Ministers will be given powers to apply for injunctions for protests that cause “serious disruption” as part of plans being brought forward by Suella Braverman.
The Home Secretary has unveiled plans for a major crackdown on the kinds of protests favoured by groups such as Just Stop Oil who have so far staged 15 days of civil unrest across London this month.
More than 350 Just Stop Oil protesters have been arrested in London since the start of October, according to Home Office figures.
Ms Braverman will use the Government’s Public Order Bill to allow secretaries of state to apply for injunctions in the “public interest” where protests are causing or threatening “serious disruption or a serious adverse impact on public safety”.
According to the Home Office, this will include protecting access to “essential” goods, services and “key” infrastructure.
Ms Braverman said: “I will not bend to protestors attempting to hold the British public to ransom.
“Preventing our emergency services from reaching those who desperately need them is indefensible, hideously selfish and in no way in the public interest.
“This serious and dangerous disruption, let alone the vandalism, is not a freedom of expression, nor a human right. It must stop.”
The Home Secretary and Mayor of London Sadiq Khan are set to attend a meeting chaired by Chancellor of the Duchy of Lancaster Nadhim Zahawi, where the recent protests are expected to be discussed.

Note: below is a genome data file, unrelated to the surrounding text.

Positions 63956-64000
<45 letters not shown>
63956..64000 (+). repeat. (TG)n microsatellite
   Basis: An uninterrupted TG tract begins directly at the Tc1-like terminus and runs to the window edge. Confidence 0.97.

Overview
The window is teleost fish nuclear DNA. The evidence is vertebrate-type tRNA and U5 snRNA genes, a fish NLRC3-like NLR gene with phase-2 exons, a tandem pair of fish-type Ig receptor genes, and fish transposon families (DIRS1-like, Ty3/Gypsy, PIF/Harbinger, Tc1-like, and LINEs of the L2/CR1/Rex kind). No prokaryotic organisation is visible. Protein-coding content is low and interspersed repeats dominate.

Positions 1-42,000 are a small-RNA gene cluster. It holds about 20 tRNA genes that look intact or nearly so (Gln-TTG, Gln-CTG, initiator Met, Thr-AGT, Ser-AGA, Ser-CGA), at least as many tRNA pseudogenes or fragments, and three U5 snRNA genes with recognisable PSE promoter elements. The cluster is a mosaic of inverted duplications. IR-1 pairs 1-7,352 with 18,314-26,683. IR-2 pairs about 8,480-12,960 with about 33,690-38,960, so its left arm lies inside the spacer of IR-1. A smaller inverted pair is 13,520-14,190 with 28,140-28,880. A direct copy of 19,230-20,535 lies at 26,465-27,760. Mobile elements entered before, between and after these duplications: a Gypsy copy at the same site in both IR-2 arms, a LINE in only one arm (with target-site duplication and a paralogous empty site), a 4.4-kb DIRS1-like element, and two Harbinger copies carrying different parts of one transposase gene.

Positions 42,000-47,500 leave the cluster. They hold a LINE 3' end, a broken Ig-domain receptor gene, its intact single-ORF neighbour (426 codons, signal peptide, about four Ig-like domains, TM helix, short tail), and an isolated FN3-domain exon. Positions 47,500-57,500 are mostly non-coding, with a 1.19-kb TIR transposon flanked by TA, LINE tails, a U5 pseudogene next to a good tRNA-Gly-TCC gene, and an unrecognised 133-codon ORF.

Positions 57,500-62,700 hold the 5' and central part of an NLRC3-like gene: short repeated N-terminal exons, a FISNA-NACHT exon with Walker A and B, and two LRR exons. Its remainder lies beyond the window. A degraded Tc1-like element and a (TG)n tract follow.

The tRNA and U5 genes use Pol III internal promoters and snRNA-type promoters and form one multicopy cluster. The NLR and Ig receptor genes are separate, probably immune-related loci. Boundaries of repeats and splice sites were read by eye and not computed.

The Home Office said the proposed public order legislation would create a new criminal offence of interfering with infrastructure such as oil refineries, airports, railways and printing presses.
Such an offence would carry a maximum sentence of 12 months in prison, an unlimited fine, or both.
“Locking on” or “going equipped to lock-on” to other people, objects or buildings to cause “serious disruption” could see people imprisoned for six months or hit with an unlimited fine.
An offence of going equipped to tunnel will also be created.
The Public Order Bill will return to Parliament next week and Ms Braverman said it is “high time” MPs back it.
“The police need strengthened and tougher powers to match the rise in self-defeating protest tactics and that’s what the Public Order Bill will do.
“It’s high time Parliament got behind it and put the law-abiding majority first,” she said.